Shane Buechele looks like the quarterback Texas Longhorns fans have been waiting for since Colt McCoy left the program. But is this fast start for real?
A look at his advanced stats provides some insights into what areas of his game show the most potential and where he might be lacking:
Easing Buechele Into the Offense
Buechele’s stats are great, but before we dive into the stats it’s worth noting that the degree of difficulty on his throws this season has been very low.
Obviously short-yardage targets are the easiest for a quarterback to make, but the next easiest are deep passes (assuming the quarterback has the arm to make the throws).
A look at Buechele’s passing chart shows that coaching staff is clearly setting him up to make the easiest throws on the field:
Buechele has attempted just five passes at the intermediate level, and just four down the middle of the field. By avoiding these areas of the field, they’re limiting the extent to which he needs to read the defense.
It’s much easier to be fooled by dropping linebackers in the middle of the field, and harder to fit the ball into tighter windows.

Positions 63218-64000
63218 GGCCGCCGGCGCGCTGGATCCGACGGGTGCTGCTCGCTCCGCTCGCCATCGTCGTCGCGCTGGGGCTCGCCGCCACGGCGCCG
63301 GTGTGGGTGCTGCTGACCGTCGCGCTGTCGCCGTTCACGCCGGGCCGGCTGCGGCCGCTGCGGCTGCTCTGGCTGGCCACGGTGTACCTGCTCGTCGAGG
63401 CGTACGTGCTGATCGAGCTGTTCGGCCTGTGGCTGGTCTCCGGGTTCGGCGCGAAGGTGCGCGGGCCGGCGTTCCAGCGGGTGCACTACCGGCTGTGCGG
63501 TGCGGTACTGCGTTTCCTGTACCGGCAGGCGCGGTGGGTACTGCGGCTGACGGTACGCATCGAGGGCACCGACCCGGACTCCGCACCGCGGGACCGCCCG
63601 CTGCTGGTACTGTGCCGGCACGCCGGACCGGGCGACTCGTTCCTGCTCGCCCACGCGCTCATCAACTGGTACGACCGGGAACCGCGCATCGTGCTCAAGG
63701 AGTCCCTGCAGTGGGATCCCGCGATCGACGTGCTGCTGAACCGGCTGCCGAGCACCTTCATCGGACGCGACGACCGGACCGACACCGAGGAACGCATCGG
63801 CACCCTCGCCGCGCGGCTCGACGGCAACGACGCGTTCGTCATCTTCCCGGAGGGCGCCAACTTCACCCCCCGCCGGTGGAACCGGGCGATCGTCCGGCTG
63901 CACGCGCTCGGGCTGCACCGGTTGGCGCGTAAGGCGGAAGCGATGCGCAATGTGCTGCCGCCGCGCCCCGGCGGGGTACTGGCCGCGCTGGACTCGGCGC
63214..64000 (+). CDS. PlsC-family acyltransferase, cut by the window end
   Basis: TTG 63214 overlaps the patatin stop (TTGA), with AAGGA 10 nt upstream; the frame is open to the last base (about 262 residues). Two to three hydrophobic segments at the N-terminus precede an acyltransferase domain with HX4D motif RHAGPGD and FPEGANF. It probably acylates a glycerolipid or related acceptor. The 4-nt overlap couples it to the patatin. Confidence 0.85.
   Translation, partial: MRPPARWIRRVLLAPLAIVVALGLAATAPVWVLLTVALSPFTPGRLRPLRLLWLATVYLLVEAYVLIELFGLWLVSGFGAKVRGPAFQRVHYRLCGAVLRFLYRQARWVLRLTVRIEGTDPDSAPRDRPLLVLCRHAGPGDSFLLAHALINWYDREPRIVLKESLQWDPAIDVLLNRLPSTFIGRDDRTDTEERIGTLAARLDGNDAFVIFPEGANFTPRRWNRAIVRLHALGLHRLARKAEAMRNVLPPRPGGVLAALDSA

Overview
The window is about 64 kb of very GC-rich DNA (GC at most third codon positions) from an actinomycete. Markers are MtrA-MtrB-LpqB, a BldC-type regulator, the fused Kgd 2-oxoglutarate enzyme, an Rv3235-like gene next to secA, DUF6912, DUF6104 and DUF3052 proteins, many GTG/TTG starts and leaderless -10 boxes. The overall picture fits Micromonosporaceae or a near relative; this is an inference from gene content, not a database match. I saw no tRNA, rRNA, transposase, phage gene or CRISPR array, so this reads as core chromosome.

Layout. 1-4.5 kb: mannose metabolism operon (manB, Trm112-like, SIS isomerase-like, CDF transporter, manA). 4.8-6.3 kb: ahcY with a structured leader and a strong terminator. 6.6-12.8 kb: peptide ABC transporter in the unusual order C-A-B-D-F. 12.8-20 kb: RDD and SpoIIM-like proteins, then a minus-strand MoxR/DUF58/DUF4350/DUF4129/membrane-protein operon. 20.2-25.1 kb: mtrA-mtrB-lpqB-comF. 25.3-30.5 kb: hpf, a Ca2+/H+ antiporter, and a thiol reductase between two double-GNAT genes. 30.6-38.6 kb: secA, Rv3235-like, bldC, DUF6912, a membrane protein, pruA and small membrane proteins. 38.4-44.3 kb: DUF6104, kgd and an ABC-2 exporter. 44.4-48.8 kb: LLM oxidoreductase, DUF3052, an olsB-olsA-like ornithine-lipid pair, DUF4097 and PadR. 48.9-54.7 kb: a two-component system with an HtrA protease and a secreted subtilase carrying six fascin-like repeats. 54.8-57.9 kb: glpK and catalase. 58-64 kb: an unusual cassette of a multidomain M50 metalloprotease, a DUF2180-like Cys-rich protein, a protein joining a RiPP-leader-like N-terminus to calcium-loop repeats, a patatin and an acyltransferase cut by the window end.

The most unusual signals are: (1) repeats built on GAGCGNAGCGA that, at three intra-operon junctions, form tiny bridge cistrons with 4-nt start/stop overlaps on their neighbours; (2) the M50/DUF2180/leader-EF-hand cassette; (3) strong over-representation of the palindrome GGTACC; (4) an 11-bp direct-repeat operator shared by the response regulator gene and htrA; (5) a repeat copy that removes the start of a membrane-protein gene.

This doesn’t mean Buechele can’t make these throws. But he’s avoiding these throws right now, which should naturally boost his completion percentage.
Passing Under Pressure
This remains an unknown for Buechele, as he’s attempted just four passes under pressure this season. Two of the incompletions were throw aways, which is an encouraging sign that he knows when to get rid of the ball.
He’s also been sacks three times, however, despite being pressured on just seven dropbacks—that’s a high percentage, especially for a relatively mobile quarterback.
While there isn’t really anything positive to take away from his performance under pressure, it also isn’t an area of concern. The sample size is too small to really say much about it, and some degree of struggles should be expected from a true freshman anyway.
Without question, this is the most impressive area of Buechele’s game. He has completed 40 percent of his attempts at 20+ yards downfield, and two of the incompletions were drops.
This touchdown pass to Jerrod Heard is perhaps the best throw of his young career:
He followed that up with another perfectly timed deep ball to Dorian Leonard later in the game versus UTEP:
While there’s still a lot we don’t know about Buechele’s ability to make throws at other levels and under pressure, but it’s clear he has the arm strength and the touch necessary to make the deep ball a dangerous weapon in the Texas offense.
Buechele’s deep passing is massive upgrade over Tyrone Swoopes, who was just 6-27 on passes thrown 20+ yards downfield in 2015.
With some talented receivers at his disposal, Buechele should continue to pick apart defenses down the field this season.